By Deb Derrick, President of Friends of the Global Fight Against AIDS, Tuberculosis and Malaria
I’m not what you would call a sports fanatic by any means. But in the midst of the Olympics — and not too long after the Super Bowl — it’s hard not to get caught up in the energy and enthusiasm for great personal and team performances. It’s a reminder that a critical component for these achievements is bringing the best possible team to the field (or slopes; or rink). A great team is capable of achieving things never thought possible. And that is no less the case with respect to global health.
Winning the fights against the world’s most challenging global health threats — including HIV/AIDS, tuberculosis and malaria — requires an unmatched team, with players who each bring different, but equally valuable skills to bear.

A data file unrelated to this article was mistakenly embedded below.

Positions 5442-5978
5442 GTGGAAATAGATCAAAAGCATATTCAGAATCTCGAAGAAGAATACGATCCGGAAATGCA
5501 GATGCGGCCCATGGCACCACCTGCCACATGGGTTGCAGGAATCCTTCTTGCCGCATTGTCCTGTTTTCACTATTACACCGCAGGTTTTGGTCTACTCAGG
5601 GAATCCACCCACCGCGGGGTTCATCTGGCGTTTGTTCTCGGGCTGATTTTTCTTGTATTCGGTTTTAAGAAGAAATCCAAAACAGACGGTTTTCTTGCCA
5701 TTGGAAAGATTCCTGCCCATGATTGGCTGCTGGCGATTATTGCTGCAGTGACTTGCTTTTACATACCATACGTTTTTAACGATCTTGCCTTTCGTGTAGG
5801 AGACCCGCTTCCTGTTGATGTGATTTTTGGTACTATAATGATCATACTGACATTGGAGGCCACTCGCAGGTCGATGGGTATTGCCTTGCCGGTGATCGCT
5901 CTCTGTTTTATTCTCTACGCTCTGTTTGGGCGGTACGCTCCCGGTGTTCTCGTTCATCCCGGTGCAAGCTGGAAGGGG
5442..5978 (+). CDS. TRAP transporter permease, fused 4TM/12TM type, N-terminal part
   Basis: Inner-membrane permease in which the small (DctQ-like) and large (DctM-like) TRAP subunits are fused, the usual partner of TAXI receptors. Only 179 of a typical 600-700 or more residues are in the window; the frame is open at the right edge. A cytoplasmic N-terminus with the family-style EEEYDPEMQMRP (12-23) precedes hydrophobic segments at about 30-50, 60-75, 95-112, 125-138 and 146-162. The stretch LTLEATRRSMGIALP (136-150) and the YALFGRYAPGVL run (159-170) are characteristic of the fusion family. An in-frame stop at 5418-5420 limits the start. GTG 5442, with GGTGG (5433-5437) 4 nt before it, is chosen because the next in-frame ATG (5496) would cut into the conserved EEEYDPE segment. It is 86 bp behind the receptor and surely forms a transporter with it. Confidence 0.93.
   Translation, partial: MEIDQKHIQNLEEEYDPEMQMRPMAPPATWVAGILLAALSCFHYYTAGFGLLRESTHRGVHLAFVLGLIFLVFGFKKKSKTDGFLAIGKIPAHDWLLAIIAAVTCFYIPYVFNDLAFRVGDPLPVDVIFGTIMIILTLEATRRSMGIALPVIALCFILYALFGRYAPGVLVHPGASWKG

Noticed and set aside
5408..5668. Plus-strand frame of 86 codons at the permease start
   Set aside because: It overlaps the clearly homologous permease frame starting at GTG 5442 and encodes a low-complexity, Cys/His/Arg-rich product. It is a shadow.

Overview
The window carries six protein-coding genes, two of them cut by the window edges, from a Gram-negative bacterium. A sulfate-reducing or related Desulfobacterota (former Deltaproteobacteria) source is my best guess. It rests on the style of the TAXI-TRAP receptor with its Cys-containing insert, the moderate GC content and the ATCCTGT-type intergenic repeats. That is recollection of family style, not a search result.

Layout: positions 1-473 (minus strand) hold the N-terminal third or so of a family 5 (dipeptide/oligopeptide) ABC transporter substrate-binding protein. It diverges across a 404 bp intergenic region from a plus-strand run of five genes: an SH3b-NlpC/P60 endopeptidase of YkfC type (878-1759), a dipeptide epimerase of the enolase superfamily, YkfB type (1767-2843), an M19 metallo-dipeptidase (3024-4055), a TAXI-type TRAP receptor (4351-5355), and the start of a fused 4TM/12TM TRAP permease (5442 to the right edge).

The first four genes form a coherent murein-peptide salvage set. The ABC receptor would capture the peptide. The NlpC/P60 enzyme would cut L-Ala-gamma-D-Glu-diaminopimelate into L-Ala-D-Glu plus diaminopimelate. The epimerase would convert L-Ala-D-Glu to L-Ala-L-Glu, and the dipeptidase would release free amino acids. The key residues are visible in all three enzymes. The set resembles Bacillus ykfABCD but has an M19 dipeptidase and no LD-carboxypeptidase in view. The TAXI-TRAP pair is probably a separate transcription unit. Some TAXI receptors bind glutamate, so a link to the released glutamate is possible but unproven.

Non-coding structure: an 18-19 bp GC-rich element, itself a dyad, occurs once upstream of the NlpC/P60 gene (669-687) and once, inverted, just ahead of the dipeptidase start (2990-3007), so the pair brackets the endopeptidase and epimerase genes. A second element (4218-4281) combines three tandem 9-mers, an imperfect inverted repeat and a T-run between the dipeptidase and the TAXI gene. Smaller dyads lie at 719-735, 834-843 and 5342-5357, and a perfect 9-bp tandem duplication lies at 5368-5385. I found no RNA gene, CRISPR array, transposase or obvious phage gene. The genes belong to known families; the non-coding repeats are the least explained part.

The Global Fund to Fight AIDS, Tuberculosis and Malaria is an integral part of this team. The world’s largest public health financier, the Global Fund supports programs that save 100,000 lives per month. Created in 2002 to help provide resources to win the battle against the three diseases, which were collectively killing 6 million people annually, the Global Fund now provides:
• More than 20 percent of global funding for HIV/AIDS;
• More than 50 percent of international financing for malaria; and
• The overwhelming majority of international funding for tuberculosis.
What is most exciting is that, today, defeating these three diseases is a real possibility. Only a few years ago, we could not have made that statement. In the last 20 years, tuberculosis deaths have decreased by more than 40 percent. In the last decade alone, HIV incidence rates have gone down 33 percent and the number of malaria cases has been reduced by 26 percent.